Not a man to let last summer’s costly failure to land the 2016 Summer Olympics deter him, Gov. Shintaro Ishihara announced on July 5 at a reconstruction seminar that Tokyo is ready to host the 2020 Games “at any cost.” Mr. Ishihara claims that hosting the games would contribute to Japan’s recovery from the March 11 disasters and showcase it before the world.
While all means of accelerating the rebuilding of the disaster-struck region should be pursued with vigor, not only do Tokyo’s chances of winning the bid appear to be slim, but also it’s questionable whether hosting the 2020 Games in Tokyo would accomplish this objective.
If Tokyo goes ahead with its bid it will face a steep and expensive uphill battle. It may be true, as some observers claim, that Japan’s desire to host the games to showcase its recovery from 3/11 would garner empathy from many members of the International Olympic Committee.
Such sentiment, however, would likely be outweighed by the selection of Pyeongchang, South Korea, to host the 2018 Winter Games, as the IOC generally refrains from holding consecutive games in the same region.
Following Pyeongchang’s selection, some IOC members reportedly stated that Japan should consider bidding for the 2024 or 2028 games instead. Given that Tokyo’s failed bid for the 2016 games cost the capital’s taxpayers ¥20 billion, the Tokyo Metropolitan Government should not simply plow ahead while claiming — as Gov. Ishihara recently did — that the decision to hold the 2018 Olympics in South Korea “has nothing to do with us.” It should carefully weigh the odds — and public sentiment — before making a final decision.
It’s also debatable whether hosting the games in Japan’s capital would have a significantly beneficial impact on reconstruction efforts in the devastated areas of Tohoku.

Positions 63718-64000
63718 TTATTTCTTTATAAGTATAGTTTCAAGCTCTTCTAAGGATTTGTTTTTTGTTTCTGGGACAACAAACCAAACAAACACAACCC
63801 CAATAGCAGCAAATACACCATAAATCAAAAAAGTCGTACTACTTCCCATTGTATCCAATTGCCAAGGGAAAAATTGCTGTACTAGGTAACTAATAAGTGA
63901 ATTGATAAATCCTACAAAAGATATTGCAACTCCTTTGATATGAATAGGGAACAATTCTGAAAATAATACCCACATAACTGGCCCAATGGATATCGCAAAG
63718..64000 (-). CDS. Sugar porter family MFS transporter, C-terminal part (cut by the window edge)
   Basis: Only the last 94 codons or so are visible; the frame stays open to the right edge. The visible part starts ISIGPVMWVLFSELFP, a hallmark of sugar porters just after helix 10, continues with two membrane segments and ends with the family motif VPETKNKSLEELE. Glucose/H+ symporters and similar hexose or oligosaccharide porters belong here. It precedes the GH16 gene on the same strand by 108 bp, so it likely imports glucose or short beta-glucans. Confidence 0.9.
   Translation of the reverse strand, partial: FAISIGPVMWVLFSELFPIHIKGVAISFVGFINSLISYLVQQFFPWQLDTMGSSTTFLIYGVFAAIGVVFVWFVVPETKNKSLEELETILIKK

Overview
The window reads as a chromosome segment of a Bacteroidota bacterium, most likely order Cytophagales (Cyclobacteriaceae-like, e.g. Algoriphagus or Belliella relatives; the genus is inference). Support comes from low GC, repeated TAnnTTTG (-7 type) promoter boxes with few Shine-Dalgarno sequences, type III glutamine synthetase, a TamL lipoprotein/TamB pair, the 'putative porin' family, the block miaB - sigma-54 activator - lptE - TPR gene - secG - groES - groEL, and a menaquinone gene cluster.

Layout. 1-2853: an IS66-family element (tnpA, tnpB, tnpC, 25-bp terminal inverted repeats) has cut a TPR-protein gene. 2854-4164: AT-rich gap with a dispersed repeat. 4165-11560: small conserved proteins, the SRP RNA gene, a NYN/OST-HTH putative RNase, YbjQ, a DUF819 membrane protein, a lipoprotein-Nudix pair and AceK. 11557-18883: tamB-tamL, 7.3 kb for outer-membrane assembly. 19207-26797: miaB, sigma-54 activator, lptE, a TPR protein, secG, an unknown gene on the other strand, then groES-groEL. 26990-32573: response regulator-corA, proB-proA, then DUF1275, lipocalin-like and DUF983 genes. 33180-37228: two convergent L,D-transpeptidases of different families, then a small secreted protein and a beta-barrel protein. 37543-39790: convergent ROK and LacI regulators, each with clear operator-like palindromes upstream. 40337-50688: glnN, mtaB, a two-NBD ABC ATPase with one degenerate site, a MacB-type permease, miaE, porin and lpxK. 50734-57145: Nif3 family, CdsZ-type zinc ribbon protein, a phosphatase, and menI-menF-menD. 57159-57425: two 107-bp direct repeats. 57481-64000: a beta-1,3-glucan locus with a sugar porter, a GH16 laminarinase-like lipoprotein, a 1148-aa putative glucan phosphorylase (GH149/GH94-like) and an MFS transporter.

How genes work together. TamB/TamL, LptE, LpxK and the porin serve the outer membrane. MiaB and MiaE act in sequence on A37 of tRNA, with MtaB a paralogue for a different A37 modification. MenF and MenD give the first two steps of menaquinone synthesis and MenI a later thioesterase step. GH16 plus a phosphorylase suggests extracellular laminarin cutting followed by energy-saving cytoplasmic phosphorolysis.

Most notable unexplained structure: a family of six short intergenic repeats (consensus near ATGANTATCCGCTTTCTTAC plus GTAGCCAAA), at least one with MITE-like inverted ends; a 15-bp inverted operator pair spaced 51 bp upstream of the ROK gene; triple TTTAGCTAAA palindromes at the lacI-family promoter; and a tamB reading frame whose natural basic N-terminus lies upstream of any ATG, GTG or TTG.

The Japan Olympic Committee has stated that events such as soccer could be held in Fukushima, Miyagi and Iwate prefectures — but would the funds generated by such events outweigh the costs of preparing for them, and would the construction of sports facilities be the most effective way to advance the region’s recovery?
The Tokyo Metropolitan Government says that it has ¥400 billion in a reserve fund that can be used for Olympics-related purposes. It should keep in mind that as Tokyo taxpayers ultimately foot the bill for this fund, it should be used in a manner that brings them the greatest benefit.
During its 2016 Olympic bid, the metropolitan government stated that hosting the Olympics would have an economic ripple effect of ¥1.56 trillion for Tokyo and ¥2.83 trillion for the nation as a whole. It should publish data that can support this claim and convince the public that it would be better to spend ¥400 billion on an Olympiad rather than use it to fund projects that would directly improve Tokyo residents’ quality of life, such as improving medical services — which have been slashed by the Ishihara administration — building more day-care centers and expanding the use of green energy.
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